The benefit of any such clause can be waived by the insurer and the same principle will apply as in the case of waiver of notice clauses; Yorkshire Insurance Co. Ltd. v. Craine (1922) 2A.C. 541, a mere failure to mention the clause as a defence to a claim at an early stage will not amount to a waiver. (Whyte v. Western Assurance (Supra)).

 

The insurer may grant an extension of time but any conditions attached to such extension must be strictly followed. (Re. Care & Sun Fire Insurance Co. (1897) 3 T.L.R. 186).

 

This very. aspect of the such like covenant containing clauses under consideration has been highlighted in the Halsbury’s Laws of England Volume ?5 in paras. 423 to 425 as a condition precedent which goes to the root of the contract and its non‑performance renders the contract invalid and ineffective. The relevant extract reads:‑

 

The second type of condition is what is commonly described as a condition precedent of the policy. As its name indicates, it is a term going to the root of the contract in relation to its inception, that is to its validity in origin. . ‑.

 

“A condition subsequent is a condition dealing with the matter which arises after the policy has begun to operate. This kind of condition sub‑divides into two distinct types according to whether it is the policy itself or merely a claim under the policy which is affected in the event of non performance.

 

A condition subsequent affecting the policy is a condition relative in its essence to duties arising ,after the inception of the policy which by necessary intendment or express agreement, affects the continued validity of the policy in the sense that, if there is a breach, the other party may treat the policy as” at an end. (Thomson v. Weems (1884) 9 App. Cas 671. HL, New India Assurance Co. Ltd. v. Yeo Beng Chow (1972) 3 All ER 293. Glen v. Lewis (1853) 8 Exch 607, Farnham v. Royal

Insurance Co. Ltd. (1976) Lloyd’s Rep 437 and Equitable Fire and Accident Office Ltd. v. Ching Wo Hong (1907) AC 96, PC).

 

A condition subsequent affecting the recovery under a policy is a condition dealing with the situation where the claim has arisen or is 911pged to have arisen and prescribing the duties which have to he fulfilled if the claim is to be enforced. j A condition of this kind is to be performed before a claim can be maintained or before the enforcement of a claim in particular manner can be obtained. Such a condition is often described as a condition precedent to the maintenance or enforcement of the claim but in the strict sense it is not a condition precedent as it relates to something to be done subsequent to the commencement of the policy’s effective life and failure to comply with such a condition does not affect the essential validity of the policy itself. It may be stipulated that a claim is riot to be enforceable unless the assured has furnished the insurer with all such proofs and information with respect to the claim as may be reasonably required, if in fact, the assured has refused to furnish such information the claim becomes unenforceable then or at any time afterwards. However, a condition may be so framed that even though it relates to the making of a claim, failure to observe the requirement imposed by it will affect the continued validity of the policy. (Soe London Guarantie Co. v. Fearnley (1880) 5 APP Cas 911, Welch v. Royal Exchange Assurance (1939)1KB 294).'”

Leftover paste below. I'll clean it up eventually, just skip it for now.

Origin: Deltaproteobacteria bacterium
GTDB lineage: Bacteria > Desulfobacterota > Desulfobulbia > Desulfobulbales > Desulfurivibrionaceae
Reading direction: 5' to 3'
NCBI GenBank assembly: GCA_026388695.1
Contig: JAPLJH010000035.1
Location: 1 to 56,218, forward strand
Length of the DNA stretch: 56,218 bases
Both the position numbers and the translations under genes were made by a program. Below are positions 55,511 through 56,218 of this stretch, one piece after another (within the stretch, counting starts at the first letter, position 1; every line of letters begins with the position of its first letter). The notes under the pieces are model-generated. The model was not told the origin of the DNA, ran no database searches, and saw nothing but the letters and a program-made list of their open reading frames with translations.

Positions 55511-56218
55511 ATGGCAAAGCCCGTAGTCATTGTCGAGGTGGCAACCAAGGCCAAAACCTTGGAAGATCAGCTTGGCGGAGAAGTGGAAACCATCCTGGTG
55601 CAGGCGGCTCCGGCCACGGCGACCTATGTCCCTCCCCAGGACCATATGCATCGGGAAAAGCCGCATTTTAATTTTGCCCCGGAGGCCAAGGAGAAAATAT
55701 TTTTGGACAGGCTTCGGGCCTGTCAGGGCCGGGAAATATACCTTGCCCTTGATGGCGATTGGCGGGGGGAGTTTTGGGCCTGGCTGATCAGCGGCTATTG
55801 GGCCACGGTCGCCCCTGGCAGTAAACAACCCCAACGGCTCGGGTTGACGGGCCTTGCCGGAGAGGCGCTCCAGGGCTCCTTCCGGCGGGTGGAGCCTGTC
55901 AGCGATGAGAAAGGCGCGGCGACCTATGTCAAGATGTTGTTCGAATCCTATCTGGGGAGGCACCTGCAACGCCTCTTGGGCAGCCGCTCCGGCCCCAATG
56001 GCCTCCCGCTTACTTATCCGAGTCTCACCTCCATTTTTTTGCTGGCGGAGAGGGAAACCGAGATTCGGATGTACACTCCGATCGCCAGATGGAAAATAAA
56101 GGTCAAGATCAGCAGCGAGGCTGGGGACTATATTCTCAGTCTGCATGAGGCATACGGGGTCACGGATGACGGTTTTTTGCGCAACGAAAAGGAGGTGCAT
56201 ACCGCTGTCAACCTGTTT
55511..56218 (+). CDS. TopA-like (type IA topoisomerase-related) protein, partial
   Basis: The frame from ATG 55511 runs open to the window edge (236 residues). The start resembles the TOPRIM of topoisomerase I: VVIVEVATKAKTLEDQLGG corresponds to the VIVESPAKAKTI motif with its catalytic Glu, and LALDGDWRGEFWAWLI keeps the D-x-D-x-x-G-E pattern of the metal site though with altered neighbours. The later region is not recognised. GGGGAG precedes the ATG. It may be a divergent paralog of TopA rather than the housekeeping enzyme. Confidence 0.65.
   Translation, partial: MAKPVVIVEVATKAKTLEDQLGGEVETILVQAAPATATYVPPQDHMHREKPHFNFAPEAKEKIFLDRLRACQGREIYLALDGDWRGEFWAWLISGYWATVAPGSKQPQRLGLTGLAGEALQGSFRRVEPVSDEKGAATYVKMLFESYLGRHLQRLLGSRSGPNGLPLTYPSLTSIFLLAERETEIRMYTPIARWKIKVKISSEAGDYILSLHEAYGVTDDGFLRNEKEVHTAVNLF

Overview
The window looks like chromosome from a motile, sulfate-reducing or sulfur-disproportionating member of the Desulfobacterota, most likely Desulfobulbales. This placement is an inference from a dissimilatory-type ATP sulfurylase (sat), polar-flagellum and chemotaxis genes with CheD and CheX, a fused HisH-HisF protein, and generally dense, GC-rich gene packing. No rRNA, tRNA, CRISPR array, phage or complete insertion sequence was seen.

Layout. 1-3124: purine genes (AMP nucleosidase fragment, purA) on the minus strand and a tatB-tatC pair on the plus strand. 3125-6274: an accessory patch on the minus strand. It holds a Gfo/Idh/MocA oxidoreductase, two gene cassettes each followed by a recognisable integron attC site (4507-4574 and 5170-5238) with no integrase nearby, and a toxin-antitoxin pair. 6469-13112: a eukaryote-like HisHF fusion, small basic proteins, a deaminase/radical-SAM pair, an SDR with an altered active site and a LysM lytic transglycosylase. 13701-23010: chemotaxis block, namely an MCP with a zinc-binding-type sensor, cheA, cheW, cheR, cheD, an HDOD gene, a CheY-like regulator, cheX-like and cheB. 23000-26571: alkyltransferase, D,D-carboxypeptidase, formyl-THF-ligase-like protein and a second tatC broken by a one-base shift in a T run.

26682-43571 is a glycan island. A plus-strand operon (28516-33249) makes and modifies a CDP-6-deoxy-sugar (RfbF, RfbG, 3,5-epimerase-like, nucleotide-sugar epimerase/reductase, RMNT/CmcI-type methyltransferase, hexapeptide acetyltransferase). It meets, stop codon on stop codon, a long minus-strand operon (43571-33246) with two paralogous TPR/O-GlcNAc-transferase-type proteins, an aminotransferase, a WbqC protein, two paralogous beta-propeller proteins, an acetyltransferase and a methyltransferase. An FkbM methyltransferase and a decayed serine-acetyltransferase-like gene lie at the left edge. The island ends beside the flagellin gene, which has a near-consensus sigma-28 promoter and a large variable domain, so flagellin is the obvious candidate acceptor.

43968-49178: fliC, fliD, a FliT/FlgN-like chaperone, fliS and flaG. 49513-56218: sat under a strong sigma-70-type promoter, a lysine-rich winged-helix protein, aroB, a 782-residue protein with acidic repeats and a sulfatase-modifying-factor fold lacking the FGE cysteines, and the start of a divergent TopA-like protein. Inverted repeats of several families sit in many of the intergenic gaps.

10. Another feature of clause 13 quoted above may also be noted. The stipulation to the effect that “in case of rejection of claim, action or suit is not instituted within 3 months” finds its place alongwith the stipulation that the claim be in any respect fraudulent, or any false declaration is made, or any fraudulent means or device are used etc. all benefits under the Policy shall cease. Thus, omission to initiate action at law or institute a suit within the stipulated period is agreed to be treated as fraudulent a factor which otherwise renders the most solemn contracts void and unenforceable. This omission to act promptly is treated as an act intended to deprive the insurer opportunity to verify physical circumstances surrounding inception of loss and its magnitude and thus fraudulent in intent and rendering the entire contract void and resulting into ceasing of the liability.

 

11. Now I intend to examine the reasons given in Baroda Spinning and Weaving Company and in the other cases decided thereafter, to see whether these reasons are in any manner weak or faulty. In the case of Baroda Spinning and Weaving Company, the relevant observations may be reproduced:

 

As per Scott, J:

 

“I cannot accept the proposition that there is no distinction in India between rights and remedies. S.28, Limitation Act. shows the cases in which the loss of the remedy will destroy the right but that does not cover suits for money such as we are now concerned with. On the other hand the loss of the right always involves the disappearance of the remedy, a very material consideration in the case of a conditional forfeiture of all benefit under a policy.